“I’m not going to try to prove to you that he’s not a racist,” Brendan Hunt’s attorney said during closing arguments.
BROOKLYN (CN) — After Brendan Hunt took the stand, attorneys delivered closing arguments on Tuesday in the trial of the Queens man accused of threatening to kill federal officials before, and in the days that followed, the Jan. 6 riots at the United States Capitol.
Leading up to the attacks on Congress in Washington, D.C., Hunt posted on Facebook calling for the public execution by firing squad of House Speaker Nancy Pelosi, Senate Majority Leader Charles Schumer and U.S. Representative Alexandria Ocasio-Cortez.
Two days after the riots, Hunt, 37, posted a video titled “Kill Your Senators,” in which he said: “We need to go back to the U.S. Capitol when all of the senators and a lot of the representatives are back there, and this time we have to show up with our guns. And we need to slaughter these motherfuckers.”
Whether those posts constitute true threats is up to the jury, which is expected to begin deliberations on Wednesday.
Hunt’s is the first federal trial involving the Jan. 6 Capitol riots. During the weeklong trial in federal court in Brooklyn, testimony focused on the defendant’s mindset and the intent behind his online posts.
FBI agents found anti-Semitic and anti-immigrant text messages on Hunt’s devices — evidence Hunt’s attorneys fought to limit at trial — many of which were sent to Hunt’s father, a retired Queens family court judge. In his “Kill Your Senators” video, Hunt refers to the U.S. government as a “ZOG,” a term used by white supremacists to mean Zionist-Occupied Government.
In her closing arguments, Leticia Olivera of the Federal Defenders of New York reminded the jury that, despite messages and videos likely to upset, offend or disgust listeners, Hunt’s apparent white supremacist leanings do not make him guilty of the threats charge against him.
“We certainly don’t have a burden to prove to you that Brendan is a good guy,” Olivera said. “I’m not going to try to prove to you that he’s not a racist.”
Olivera noted several times that the messages were posted online, not sent directly to members of Congress.
The First Amendment protects “mere advocacy” of the use of force or violence, Olivera argued, reminding the jury that Hunt is not charged with a hate crime, or incitement of violence.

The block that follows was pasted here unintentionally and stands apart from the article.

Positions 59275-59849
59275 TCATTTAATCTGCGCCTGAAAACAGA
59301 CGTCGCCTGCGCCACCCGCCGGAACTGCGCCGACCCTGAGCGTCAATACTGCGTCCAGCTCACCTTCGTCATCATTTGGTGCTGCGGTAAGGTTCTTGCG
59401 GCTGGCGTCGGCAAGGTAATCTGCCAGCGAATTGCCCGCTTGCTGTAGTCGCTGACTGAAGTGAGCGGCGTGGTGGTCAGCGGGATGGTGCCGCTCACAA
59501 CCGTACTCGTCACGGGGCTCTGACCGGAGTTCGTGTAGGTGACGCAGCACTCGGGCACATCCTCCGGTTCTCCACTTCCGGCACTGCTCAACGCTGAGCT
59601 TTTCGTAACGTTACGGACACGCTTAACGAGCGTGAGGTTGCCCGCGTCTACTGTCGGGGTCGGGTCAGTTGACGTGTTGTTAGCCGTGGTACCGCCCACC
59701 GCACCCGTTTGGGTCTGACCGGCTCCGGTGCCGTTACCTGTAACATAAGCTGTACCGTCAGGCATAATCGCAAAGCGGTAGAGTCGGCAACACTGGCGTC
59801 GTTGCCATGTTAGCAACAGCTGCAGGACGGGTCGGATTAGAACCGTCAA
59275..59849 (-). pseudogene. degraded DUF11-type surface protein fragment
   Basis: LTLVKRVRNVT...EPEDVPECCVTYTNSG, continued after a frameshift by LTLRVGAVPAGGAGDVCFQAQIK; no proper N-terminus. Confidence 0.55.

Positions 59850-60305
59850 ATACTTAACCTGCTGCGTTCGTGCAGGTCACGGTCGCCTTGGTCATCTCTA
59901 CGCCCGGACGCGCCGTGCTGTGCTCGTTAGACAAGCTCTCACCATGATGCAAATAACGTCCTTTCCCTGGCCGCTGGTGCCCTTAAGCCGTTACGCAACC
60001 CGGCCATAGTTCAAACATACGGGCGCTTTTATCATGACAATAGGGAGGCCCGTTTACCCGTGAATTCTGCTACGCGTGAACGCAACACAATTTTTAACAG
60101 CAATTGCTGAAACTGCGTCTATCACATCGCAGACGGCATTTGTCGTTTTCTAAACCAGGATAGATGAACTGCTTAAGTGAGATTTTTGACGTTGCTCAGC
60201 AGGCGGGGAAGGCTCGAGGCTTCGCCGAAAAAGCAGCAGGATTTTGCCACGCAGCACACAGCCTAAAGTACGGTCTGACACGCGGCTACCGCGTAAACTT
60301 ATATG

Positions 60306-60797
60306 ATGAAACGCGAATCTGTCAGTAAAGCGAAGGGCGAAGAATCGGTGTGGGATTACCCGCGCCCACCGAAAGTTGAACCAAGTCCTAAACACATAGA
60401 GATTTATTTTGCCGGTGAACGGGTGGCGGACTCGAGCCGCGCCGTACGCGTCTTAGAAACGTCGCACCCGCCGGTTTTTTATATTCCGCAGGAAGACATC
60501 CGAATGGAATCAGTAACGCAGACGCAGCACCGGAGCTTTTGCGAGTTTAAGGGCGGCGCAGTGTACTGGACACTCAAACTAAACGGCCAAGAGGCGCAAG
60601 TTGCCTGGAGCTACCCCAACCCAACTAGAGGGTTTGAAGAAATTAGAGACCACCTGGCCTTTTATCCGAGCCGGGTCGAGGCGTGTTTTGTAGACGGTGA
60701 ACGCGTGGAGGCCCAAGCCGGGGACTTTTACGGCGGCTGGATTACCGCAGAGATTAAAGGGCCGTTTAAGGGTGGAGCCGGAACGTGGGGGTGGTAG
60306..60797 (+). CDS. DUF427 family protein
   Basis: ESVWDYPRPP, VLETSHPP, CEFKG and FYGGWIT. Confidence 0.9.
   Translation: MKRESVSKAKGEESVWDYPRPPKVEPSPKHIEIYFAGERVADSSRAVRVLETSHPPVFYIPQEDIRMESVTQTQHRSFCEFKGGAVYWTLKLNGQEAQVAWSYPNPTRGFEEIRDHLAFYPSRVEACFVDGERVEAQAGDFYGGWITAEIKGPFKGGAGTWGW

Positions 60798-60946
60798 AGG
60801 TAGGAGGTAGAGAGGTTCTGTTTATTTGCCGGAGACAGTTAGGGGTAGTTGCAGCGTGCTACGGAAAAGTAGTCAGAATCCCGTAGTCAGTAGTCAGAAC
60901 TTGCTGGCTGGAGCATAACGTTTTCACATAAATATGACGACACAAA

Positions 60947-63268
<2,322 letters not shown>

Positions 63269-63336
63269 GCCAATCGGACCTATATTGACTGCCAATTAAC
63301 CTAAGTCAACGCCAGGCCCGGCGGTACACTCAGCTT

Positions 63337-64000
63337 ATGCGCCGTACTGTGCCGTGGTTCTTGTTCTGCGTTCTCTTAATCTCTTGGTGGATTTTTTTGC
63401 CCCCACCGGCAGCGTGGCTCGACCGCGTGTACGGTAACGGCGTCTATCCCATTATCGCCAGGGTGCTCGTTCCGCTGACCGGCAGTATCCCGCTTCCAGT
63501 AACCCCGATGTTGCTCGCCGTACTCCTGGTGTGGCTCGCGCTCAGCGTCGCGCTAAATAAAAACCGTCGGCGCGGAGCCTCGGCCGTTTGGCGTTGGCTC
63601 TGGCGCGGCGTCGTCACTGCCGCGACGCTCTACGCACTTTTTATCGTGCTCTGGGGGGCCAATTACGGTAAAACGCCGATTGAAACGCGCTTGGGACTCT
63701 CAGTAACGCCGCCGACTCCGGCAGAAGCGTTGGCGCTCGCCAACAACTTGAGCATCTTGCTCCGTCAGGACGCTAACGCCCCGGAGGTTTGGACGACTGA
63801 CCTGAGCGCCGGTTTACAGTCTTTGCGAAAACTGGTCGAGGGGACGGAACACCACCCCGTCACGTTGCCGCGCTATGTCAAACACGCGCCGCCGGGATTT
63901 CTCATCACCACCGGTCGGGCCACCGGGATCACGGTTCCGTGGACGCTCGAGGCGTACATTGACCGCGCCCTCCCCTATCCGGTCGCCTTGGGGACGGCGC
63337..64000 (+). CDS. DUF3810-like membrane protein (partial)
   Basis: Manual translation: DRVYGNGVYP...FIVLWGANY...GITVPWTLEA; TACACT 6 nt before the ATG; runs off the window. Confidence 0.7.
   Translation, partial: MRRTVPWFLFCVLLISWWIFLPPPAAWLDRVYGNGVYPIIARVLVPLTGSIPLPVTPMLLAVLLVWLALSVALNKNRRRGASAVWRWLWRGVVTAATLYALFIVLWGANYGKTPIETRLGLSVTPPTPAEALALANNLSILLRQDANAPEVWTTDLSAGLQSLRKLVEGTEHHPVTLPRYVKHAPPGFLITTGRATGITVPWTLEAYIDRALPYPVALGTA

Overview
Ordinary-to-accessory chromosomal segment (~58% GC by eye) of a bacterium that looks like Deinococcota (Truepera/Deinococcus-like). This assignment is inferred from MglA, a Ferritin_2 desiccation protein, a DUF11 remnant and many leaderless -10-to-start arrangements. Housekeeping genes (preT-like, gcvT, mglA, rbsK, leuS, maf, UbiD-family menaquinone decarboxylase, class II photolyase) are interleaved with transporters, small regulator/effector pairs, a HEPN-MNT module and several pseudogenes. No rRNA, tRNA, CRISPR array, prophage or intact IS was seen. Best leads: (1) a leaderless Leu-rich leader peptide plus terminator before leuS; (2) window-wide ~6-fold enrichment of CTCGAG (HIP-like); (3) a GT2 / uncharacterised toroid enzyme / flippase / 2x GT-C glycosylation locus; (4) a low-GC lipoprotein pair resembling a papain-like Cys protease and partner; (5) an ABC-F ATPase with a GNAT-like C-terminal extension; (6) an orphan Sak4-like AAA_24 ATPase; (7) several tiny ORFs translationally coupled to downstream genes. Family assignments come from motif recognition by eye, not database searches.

“If he has a right to say it,” Olivera said, “then it cannot be a crime.”
In his “Kill Your Senators” video, posted on the video platform BitChute, Hunt said, “if anybody has a gun, give me it, I’ll go there myself and shoot them and kill them.”
Hunt did not travel to Washington, D.C. on Jan. 6, and after an FBI raid of his Queens apartment, there was no evidence he owned or planned to buy a gun.
Instead, Olivera argued, Hunt “wanted to pretend like he was part of the action,” making videos about the Capitol riots.
“Then, he made one that would change his life forever,” Olivera said.
“I know this video is hard to watch. I know it probably makes at least some of you feel uncomfortable,” Olivera said. “Some of you may be disgusted, troubled by the fact that he’s encouraging a slaughter. Probably all of you. That’s fair.”
However, Olivera said, the government would have a hard time proving that Hunt’s comments and videos were “criminal threats instead of nonsense rants.”
Closing for the prosecution, Assistant U.S. Attorney Ian Richardson called Hunt’s posts true threats.
“He threatened to murder senators and representatives in vivid and violent language,” in order to make the officials afraid, and to retaliate against them for taking part in the transfer of power between presidents, Richardson said.
In text messages presented to the jury, Hunt told his father that “previous generations were right to be suspicious of immigrants,” and criticized his family for remaining in what he called “Jew York Shitty” instead of moving to a red state. Hunt discussed reading “Mein Kampf” in messages to his girlfriend, and FBI agents found that he had downloaded the white supremacist manifesto of mass murder Dylann Roof.
Richardson pointed out that Hunt is not on trial for his beliefs.
“It is not a crime to hold offensive beliefs or to say offensive things. The defendant is charged with making threats,” Richardson said. “As you’ve learned during this trial, his beliefs help to explain his intent in making those threats.”
He said that “there is a line” for officials working for the U.S. government: “They need to know that when people threaten their safety, that there will be consequences for the people who do that.”
“This isn’t political speech,” Richardson said. “This is a crime.”
In a December Facebook post, Hunt referred to the named members of Congress as “high value targets,” writing that, “[t]hese commies will see death before they see us surrender!”
In that message, Hunt was part of the “us,” Richardson argued. “He was one of the people making this threat, threatening this violence.”
Prosecutors are expected to give a rebuttal to Olivera’s closing arguments on Wednesday before the jury’s charge.